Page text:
I’m thinking that you wouldn’t be able to have superconducting wires with AC electricity, as the switching (the direction of flow of electrons moving backwards and forwards) that occurs in AC current would break Cooper pairs. Also, this paper here also seems to suggest that even in superconductors, there still exists a (surface) resistance.
If we could use superconductors in DC power lines, the lack of resistance would mean we can transmit electricity without loss to heat, which would allow for very large current densities - even in thin wires - with zero energy loss. This would reduce demand for the building of more power stations and even reduce the current costs of power. So it seems exceedingly economically viable. The potential benefits of renewable energy devices/environmentally friendly energy in conjunction with this could not be understated.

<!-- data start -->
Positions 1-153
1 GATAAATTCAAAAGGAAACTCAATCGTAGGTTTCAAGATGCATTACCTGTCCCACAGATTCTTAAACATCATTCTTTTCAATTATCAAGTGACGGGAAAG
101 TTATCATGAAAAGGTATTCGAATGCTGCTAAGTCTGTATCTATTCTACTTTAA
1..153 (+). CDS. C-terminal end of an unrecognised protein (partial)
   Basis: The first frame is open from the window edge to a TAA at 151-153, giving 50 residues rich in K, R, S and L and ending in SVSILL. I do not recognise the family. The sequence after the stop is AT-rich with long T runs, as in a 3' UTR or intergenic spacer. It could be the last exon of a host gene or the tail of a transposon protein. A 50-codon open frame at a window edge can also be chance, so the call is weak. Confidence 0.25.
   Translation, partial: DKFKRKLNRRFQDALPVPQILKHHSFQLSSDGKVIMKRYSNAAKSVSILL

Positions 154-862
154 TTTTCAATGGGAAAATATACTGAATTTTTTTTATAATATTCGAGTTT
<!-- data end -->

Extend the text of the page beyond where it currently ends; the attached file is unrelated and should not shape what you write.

However maintaining the low critical temperature needed in the wires would be extremely difficult. At the least it would probably be more expensive, labour and energy intensive to do this, that any benefit would be significantly outweighed by this burden.
But if we could find methods to circumvent these problems, the payoff to humanity would be immeasurable.